JODI R. FOSSEY, Employee, v. K-MART CORP., SELF-INSURED/CAMBRIDGE INTEGRATED SERVS., Employer/Appellant, and MAYO FOUND., Intervenor, and MOWER CO. DIST. COURT, Party in Interest.
WORKERS' COMPENSATION COURT OF APPEALS
AUGUST 21, 2002
CAUSATION - SUBSTANTIAL EVIDENCE. Substantial evidence, including expert medical opinion, supports the compensation judge's finding that the employee's right hand tremor was causally related to her work injury.
PERMANENT PARTIAL DISABILITY - REFUSAL OF TREATMENT; PERMANENT PARTIAL DISABILITY - WEBER RATING. Where the employee had reasonably refused additional medical treatment, the compensation judge's finding of permanent partial disability was not premature. There is no requirement that a non-scheduled injury meet specific requirements of any given category for the employee to assigned a Weber rating. Substantial evidence, including expert medical opinion, supports the compensation judge's finding that the employee was entitled to a 75 % permanent partial disability rating.
PERMANENT TOTAL DISABILITY - SUBSTANTIAL EVIDENCE. Substantial evidence, including expert vocational opinion, supports the compensation judge's finding that the employee is permanently and total disabled.
Determined by Rykken, J., Johnson, C.J., and Stofferahn, J.
Compensation Judge: James R. Otto.
MIRIAM P. RYKKEN, Judge
The self-insured employer appeals from the compensation judge's findings concerning the nature of the employee's work-related injury of June 15, 1998, from his finding that the employee has been permanently totally disabled from September 1, 1998, and from the compensation judge's award of permanent partial disability benefits relative to that injury. We affirm.
Jodi Fossey, the employee, sustained an admitted injury on June 15, 1998, in the nature of bilateral carpal tunnel syndrome and reflex sympathetic dystrophy of the right upper extremity. The primary disputes on appeal relate to a right hand tremor the employee developed in July 1999 and the disability and benefits the employee claims as a result of that tremor.
On June 15, 1998, the employee worked as a cashier for K-Mart, the self-insured employer, where she had worked both as a greeter and cashier for twenty years. At the time of her injury, the employee was 39 years old and earned a weekly wage of $339.66. According to the employee's medical records, she was developmentally delayed as a child and required tutoring and special education while in elementary and secondary school. According to testimony by a representative from the employer and vocational experts, the employee was provided special accommodations throughout her employment with the employer. She continued working after her injury until early September 1998. She underwent carpal tunnel release surgery on her right wrist on September 10, 1998, and began a course of physical therapy thereafter. Her pain and symptoms continued post-surgery. Her surgeon, Dr. Russell Kooy, diagnosed possible reflex sympathetic dystrophy (RSD). At his referral, the employee began treating at the Mayo Hand Clinic on December 7, 1998, complaining of pain in her hand and wrist radiating up into her right shoulder. Dr. Ralph Gay diagnosed the employee with chronic regional pain syndrome type I of the right hand, recommended additional studies to see if the employee would benefit from sympathetic blocks, and prescribed Neurontin, a type of antiseizure drug. The employee underwent a stellate ganglion injection on December 14, 1998, which reportedly improved her pain level and increased the temperature in her right upper extremity. She received additional therapy and follow-up treatment with Dr. Gay and her prescription for Neurontin was eventually discontinued.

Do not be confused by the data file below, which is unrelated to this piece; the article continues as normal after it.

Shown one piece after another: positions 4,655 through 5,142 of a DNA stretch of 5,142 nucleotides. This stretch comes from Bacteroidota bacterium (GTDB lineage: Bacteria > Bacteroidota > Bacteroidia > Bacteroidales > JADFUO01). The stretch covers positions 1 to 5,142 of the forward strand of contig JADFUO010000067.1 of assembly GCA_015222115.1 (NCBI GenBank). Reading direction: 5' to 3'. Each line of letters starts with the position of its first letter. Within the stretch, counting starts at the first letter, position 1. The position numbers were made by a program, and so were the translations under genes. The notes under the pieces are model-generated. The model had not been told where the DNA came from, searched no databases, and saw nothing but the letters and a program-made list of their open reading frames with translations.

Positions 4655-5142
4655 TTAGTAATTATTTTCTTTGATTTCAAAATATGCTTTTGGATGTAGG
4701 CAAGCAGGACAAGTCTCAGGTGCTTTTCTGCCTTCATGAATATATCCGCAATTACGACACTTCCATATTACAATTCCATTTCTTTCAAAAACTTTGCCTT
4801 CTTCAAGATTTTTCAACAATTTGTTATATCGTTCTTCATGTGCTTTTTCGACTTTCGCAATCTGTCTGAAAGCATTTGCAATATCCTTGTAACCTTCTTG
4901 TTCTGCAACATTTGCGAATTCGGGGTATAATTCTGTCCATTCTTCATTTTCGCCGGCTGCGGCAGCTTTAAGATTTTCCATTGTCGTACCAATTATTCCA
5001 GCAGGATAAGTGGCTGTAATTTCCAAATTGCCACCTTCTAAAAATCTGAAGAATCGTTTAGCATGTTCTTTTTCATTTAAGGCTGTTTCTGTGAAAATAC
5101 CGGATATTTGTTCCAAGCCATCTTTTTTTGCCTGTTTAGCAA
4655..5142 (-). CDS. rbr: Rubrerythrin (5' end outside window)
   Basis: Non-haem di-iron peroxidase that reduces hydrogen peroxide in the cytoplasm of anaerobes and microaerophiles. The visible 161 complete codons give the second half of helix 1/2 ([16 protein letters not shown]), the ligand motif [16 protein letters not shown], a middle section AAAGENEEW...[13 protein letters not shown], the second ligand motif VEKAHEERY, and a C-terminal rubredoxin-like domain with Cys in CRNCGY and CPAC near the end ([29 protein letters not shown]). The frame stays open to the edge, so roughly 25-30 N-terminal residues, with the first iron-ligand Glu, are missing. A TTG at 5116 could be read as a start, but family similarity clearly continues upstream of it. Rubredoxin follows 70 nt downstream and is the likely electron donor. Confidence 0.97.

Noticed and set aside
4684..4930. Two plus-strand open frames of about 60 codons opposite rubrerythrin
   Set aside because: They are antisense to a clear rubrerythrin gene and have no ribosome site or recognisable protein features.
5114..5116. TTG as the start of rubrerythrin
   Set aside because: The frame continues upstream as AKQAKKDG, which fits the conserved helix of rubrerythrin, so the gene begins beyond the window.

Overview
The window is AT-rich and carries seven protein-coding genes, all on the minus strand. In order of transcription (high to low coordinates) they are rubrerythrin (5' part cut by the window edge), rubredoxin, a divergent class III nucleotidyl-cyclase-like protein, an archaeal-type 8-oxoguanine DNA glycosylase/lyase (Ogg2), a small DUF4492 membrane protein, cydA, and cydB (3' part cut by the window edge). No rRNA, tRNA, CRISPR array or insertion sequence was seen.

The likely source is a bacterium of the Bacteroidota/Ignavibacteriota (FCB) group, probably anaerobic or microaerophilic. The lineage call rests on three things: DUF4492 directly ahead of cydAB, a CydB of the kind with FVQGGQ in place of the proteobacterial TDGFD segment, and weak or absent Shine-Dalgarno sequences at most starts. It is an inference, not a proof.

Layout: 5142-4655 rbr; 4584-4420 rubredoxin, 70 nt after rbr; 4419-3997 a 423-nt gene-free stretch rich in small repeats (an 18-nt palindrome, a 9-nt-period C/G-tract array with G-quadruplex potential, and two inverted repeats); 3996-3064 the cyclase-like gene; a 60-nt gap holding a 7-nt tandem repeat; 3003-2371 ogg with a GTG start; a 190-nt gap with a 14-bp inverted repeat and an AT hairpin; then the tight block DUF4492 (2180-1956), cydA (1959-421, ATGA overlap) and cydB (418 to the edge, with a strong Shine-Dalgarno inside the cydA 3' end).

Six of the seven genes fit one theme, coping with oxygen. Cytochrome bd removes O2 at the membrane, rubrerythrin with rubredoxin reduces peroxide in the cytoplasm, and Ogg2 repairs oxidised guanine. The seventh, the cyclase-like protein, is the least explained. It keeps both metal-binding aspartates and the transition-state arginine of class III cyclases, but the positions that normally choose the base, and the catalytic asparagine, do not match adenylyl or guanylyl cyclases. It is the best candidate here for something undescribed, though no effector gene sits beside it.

In May 1999, the employer offered the employee a position involving watering flowers with a hose. The employee attempted that job, using her left hand, working two hours per day for less than a month. The employee testified that her symptoms in both wrists worsened as a result of using a lever-action spray nozzle and she therefore discontinued working.
In June 1999, the employee was admitted to a three-week course of treatment in the Mayo Clinic Pain Rehabilitation Center with a diagnosis of right hand and arm pain, chronic right shoulder pain, complex regional pain syndrome Type I, and depressive disorder. On July 2, 1999, the employee was prescribed Effexor, an anti-depressant or anti-anxiety medication. Within two weeks, the employee developed a significant right hand tremor. She reported this to Dr. Michael Gregg, her family doctor; on July 18, 1999, he discontinued her Effexor prescription. On July 19, 1999, the employee reported to the Pain Rehabilitation Center with a pronounced shake of her right hand and wrist. According to the pain clinic records, although the employee could control her upper arm by holding down her wrist area with her left hand, she experienced repetitious raising of her right hand, fairly rapidly, approximately 100 times per minute. The tremor did not dissipate after discontinuation of the Effexor. The employee alleges, and her medical records bear out, that her constant tremor has rendered her right upper extremity useless for any activities.